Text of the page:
On Sept. 1, H.B. No. 62 went into effect, creating a statewide ban in Texas that makes it illegal to text while operating a motor vehicle.
The texting while driving bill was originally signed into law in June with the hope it would make the Texas’s roadways safer by reducing the number of severe auto accidents caused by distracted driving.
In Texas, one out of every five auto accidents involves a distracted driver. In 2016, there were 106,658 auto accidents that involved a distracted driver, a three percent increase over the previous year. More than 3,000 people were seriously injured as a result and more than 455 people died, according to TxDOT.
If you were injured in an auto accident caused by a distracted driver, the Fort Worth personal injury attorneys of Anderson Cummings can help with your claim. Contact us to schedule a free, no obligation consultation to find out if you have legal options for holding the at-fault driver liable for the damages you suffered.
What is the New Law?
Under the new law, motorists are prohibited from reading, composing or sending an electronic message while a vehicle is in motion.
However, motorists are still allowed to read a text message if it pertains to an emergency situation or if the vehicle is stopped and no longer in motion, such as while the driver is waiting at a red light.
The law only bans motorists from using cellphones to communicate through electronic messaging. This means motorists are still allowed to use cellphones for:
- Talking on the phone, hands-free
- Using GPS apps
- Playing music
- Calling for emergency assistance or to report a crime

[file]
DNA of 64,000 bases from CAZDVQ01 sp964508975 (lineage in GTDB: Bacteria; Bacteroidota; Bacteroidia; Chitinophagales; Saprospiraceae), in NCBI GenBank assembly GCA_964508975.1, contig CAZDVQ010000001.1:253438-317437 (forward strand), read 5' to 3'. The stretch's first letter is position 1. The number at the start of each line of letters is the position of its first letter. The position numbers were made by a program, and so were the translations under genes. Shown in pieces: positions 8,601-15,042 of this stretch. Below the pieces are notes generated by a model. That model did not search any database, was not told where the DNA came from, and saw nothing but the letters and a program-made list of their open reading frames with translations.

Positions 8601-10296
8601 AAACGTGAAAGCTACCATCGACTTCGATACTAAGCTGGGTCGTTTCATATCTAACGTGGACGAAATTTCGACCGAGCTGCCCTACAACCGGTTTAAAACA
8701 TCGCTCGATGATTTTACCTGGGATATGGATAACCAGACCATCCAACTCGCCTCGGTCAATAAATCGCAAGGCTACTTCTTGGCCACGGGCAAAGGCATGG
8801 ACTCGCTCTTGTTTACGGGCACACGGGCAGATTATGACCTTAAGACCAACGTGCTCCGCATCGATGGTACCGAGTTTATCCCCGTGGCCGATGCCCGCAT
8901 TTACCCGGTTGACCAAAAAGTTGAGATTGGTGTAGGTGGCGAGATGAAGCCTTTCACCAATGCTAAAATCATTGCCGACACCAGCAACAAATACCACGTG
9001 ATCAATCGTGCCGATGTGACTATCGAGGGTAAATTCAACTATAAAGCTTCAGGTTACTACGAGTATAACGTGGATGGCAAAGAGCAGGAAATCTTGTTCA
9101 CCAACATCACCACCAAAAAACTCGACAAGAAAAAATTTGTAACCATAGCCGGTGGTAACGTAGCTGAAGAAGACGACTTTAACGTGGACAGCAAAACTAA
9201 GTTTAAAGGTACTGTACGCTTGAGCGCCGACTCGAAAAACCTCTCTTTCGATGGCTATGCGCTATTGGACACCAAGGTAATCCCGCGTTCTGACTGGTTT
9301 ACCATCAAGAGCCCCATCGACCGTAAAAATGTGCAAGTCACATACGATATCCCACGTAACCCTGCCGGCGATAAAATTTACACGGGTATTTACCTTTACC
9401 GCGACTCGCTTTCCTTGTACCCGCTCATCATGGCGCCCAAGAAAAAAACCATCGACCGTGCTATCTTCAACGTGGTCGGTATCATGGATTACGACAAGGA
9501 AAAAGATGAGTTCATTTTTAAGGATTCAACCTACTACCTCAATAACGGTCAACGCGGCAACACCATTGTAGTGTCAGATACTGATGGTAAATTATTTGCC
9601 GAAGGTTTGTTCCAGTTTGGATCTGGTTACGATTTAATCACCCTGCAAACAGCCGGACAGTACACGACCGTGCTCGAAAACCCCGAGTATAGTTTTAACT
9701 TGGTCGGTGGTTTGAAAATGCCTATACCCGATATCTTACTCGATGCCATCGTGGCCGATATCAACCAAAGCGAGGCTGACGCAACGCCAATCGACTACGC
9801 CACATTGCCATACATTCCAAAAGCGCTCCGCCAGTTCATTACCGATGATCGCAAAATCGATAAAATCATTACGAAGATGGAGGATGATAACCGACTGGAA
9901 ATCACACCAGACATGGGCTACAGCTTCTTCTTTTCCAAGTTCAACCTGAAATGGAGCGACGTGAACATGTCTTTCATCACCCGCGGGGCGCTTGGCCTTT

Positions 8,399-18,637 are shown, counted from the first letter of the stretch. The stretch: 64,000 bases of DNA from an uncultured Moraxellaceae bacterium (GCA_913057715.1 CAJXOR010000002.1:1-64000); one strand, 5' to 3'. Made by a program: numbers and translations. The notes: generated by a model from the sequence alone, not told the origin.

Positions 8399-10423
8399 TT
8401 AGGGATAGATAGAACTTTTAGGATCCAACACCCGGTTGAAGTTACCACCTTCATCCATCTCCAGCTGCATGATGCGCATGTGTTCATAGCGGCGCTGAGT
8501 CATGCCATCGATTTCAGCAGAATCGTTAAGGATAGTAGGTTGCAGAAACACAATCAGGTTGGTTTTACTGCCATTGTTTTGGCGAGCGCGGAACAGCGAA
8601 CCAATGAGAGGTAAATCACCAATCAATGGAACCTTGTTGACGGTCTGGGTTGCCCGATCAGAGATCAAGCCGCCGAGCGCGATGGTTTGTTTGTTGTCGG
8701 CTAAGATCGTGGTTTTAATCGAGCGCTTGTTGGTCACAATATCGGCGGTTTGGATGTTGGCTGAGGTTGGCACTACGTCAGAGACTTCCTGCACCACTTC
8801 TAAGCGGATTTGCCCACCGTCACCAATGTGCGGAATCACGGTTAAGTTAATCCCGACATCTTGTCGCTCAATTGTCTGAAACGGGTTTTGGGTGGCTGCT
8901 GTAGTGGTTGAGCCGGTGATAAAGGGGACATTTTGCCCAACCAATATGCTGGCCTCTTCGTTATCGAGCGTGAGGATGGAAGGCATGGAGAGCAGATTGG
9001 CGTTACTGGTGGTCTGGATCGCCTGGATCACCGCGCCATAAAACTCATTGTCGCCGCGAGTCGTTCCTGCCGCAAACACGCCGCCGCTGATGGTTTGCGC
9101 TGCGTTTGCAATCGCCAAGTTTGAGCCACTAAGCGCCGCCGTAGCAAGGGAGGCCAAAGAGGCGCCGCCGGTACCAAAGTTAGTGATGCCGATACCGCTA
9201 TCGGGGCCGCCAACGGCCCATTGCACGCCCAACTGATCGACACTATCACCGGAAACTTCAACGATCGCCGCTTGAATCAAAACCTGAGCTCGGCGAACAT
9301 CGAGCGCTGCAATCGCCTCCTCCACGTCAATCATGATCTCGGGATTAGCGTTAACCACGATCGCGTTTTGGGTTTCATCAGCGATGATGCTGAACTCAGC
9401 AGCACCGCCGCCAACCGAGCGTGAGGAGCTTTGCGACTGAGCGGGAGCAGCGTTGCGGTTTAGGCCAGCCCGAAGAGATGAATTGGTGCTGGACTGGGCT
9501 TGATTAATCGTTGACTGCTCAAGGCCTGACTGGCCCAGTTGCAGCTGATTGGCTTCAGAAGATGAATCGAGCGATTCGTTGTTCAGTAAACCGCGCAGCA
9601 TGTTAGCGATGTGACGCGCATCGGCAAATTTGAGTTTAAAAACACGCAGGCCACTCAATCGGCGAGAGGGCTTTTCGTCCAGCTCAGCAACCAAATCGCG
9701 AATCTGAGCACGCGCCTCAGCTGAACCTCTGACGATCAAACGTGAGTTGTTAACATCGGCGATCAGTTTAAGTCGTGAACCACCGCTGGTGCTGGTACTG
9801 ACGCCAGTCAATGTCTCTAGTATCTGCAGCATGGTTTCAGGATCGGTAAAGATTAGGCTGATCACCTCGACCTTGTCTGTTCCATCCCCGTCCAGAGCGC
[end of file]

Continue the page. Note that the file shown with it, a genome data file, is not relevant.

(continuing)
Before the new legislation was enacted, it was illegal in Texas to text while operating a vehicle in a school zone. Also, motorists who were under the age of 18 and bus drivers transporting minor passengers were prohibited from texting while driving.
What are the Penalties for Texting While Driving?
In order to enforce the new statewide ban on texting while driving, law enforcement officers throughout Texas will be monitoring driver activity and issuing the following penalties:
- First time offenders: $25 to $99 fine
- Repeat offenders: up to $200 fine
Anyone who is convicted of texting and driving after causing an auto accident that resulted in the serious injury or death of another could face a maximum fine of $4,000 and up to one year in jail.
How Will the Law be Enforced?
To identify possible violations of the new law, police will look for motorists who display signs and behavior that resemble drunk driving, such as:
- Weaving in and out of lanes on the roadway
- Driving at a slow speed
- Making sudden or erratic corrections in their driving pattern
- Visibly looking down from the roadway at a phone
Although the law is designed to catch motorists who choose to text while driving, there are currently several restrictions that may make this task difficult for law enforcement and state officials to enforce.
If a law enforcement officer pulls over a motorist on the suspicion that he or she is texting while driving, the officer cannot inspect the motorist’s phone.
Also, if a person attempts to fight the citation in court, prosecutors have to subpoena his or her texting history when the driver was pulled over, which can be too expensive and time consuming for such a minor offense, according to the Texas District and County Attorneys Association.
Contact Our Fort Worth Lawyers Now
Any form of distracted driving poses a danger to all motorists, passengers and pedestrians sharing the roadway.
If you were injured in an accident caused by someone who was texting while operating a vehicle, contact the dedicated attorneys and legal team at Anderson & Cummings.
We are ready to provide you with a free, no obligation consultation to review your claim and determine if you are entitled to pursue compensation for your injuries. We only accept cases on a contingency basis, which means you only have to pay us if we recover compensation for your claim.
Call (817) 920-9000 or complete our Free Case Evaluation form now.